Admissions Eligibility

The Injury Prevention and Control Certificate is open to Columbia MPH students in:

The Competencies for this Certificate are as follows:

  1. Appraise the relative contribution of injury and violence mechanisms as leading contributors to the total health burden and to population-level health disparities
  2. Apply a systems thinking approach to assess determinants of injury and violence and develop a working knowledge of how to incorporate systems thinking into prevention programs
  3. Employ major theoretical approaches to injury and violence reduction and communicate how they shape laws, policies, interventions, and programs
  4. Analyze key components of an effective surveillance system, injury and violence tracking challenges, and the role of timely monitoring in injury and violence prevention program evaluation
  5. Propose responses to challenges facing injury science research and practice and identify ongoing and emerging issues in injury and violence prevention with particular attention to equity, justice, safety culture, and common risk and protective factors

Learn More

Visit the Certificates Database to learn more about core and credit requirements.

Sample Courses

Health Care to Vulnerable Populations

The current systems for the delivery of health services in the United States often fall short of addressing the health needs of many people and in so doing contribute to health status disparities. The objective of this course is to help students develop a framework to understand the needs of traditionally under-served populations and the challenges facing the delivery systems that handle these groups. This course has two major foci. The first is understanding who the “vulnerable” populations are as it relates to access to needed health services and disparities in health status. The interaction between health care systems and health care disparities will be explored. Particular attention will be paid to issues surrounding racism, poverty, literacy, immigrant health care and several vulnerable sub-populations including LGBTQIA+, homeless individual and those incarcerated. The second focus is service delivery for individuals traditionally under-served. This component includes an examination of organizations and provider (particularly physician)-patient relationships. Students will have the opportunity to move from the classroom to the street, observing, first-hand, several hospital and community-based arrangements.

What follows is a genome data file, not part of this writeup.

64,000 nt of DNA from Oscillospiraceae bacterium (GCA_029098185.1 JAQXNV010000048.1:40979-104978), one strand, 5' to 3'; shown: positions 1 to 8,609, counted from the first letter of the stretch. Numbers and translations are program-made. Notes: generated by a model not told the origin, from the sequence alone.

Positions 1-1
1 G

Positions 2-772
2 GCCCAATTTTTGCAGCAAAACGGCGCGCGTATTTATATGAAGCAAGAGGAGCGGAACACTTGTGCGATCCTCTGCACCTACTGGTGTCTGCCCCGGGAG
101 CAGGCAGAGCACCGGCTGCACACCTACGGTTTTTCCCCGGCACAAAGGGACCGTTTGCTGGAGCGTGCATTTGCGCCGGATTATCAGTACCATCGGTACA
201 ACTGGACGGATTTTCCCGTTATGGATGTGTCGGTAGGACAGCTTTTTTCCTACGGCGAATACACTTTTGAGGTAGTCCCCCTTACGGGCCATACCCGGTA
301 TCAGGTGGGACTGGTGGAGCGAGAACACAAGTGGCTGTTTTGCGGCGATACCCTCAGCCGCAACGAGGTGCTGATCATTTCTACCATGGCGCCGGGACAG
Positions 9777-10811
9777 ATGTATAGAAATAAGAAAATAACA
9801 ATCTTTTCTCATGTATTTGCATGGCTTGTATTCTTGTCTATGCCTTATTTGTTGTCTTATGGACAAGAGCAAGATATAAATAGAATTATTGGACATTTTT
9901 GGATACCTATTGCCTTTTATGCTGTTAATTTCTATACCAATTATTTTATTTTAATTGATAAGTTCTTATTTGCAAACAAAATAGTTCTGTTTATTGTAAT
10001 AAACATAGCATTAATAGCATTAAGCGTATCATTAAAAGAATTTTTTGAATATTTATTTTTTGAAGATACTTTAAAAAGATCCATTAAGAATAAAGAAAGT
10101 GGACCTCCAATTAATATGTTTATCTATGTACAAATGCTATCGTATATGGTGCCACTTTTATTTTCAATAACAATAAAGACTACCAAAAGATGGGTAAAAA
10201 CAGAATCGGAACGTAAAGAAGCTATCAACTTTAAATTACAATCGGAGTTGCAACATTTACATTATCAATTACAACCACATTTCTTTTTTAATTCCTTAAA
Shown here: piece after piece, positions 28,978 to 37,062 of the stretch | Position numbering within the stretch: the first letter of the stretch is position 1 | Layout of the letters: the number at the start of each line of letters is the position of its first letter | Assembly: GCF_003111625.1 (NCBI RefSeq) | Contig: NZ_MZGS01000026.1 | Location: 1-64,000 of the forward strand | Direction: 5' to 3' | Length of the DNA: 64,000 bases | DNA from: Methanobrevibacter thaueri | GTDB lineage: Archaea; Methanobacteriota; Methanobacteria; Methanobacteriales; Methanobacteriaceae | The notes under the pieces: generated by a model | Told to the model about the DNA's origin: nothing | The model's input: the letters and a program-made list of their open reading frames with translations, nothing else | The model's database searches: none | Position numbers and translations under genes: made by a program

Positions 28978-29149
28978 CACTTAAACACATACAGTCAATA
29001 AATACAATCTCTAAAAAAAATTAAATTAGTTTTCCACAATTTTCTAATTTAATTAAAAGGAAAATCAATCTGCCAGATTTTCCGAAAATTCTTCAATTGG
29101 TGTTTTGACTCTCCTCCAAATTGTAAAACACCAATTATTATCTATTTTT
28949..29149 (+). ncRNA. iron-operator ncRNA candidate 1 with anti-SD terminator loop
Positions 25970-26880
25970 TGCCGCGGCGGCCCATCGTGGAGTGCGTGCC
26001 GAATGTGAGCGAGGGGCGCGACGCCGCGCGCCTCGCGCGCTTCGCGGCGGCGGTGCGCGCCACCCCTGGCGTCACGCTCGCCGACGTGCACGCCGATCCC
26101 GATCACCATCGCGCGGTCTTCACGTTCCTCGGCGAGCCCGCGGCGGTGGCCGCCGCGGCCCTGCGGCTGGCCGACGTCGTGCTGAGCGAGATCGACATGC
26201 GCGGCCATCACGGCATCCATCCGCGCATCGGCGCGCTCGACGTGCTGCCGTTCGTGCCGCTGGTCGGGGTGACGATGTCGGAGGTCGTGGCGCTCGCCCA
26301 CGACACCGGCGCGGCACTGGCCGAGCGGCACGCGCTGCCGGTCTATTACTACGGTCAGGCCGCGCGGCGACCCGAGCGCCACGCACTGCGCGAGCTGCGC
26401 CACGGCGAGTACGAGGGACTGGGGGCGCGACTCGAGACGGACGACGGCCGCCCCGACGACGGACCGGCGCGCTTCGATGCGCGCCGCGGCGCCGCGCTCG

Public Health Emergency Preparedness and Response

This course is designed to provide training and education on the public health response to large scale emergencies and disasters. Students receive an in-depth introduction to surveillance, mitigation, preparedness, response and recovery from natural and man-made emergency events and learn how to develop, implement and evaluate public health emergency preparedness and response plans. Course topics will include local, state and federal emergency preparedness policies and coordination, public health counter-measures, the conduct of drills and table top exercises, crisis communication strategies, legal/ethical considerations, psychological impacts of disasters on communities and populations, community resiliency, and planning for the needs of particularly vulnerable populations.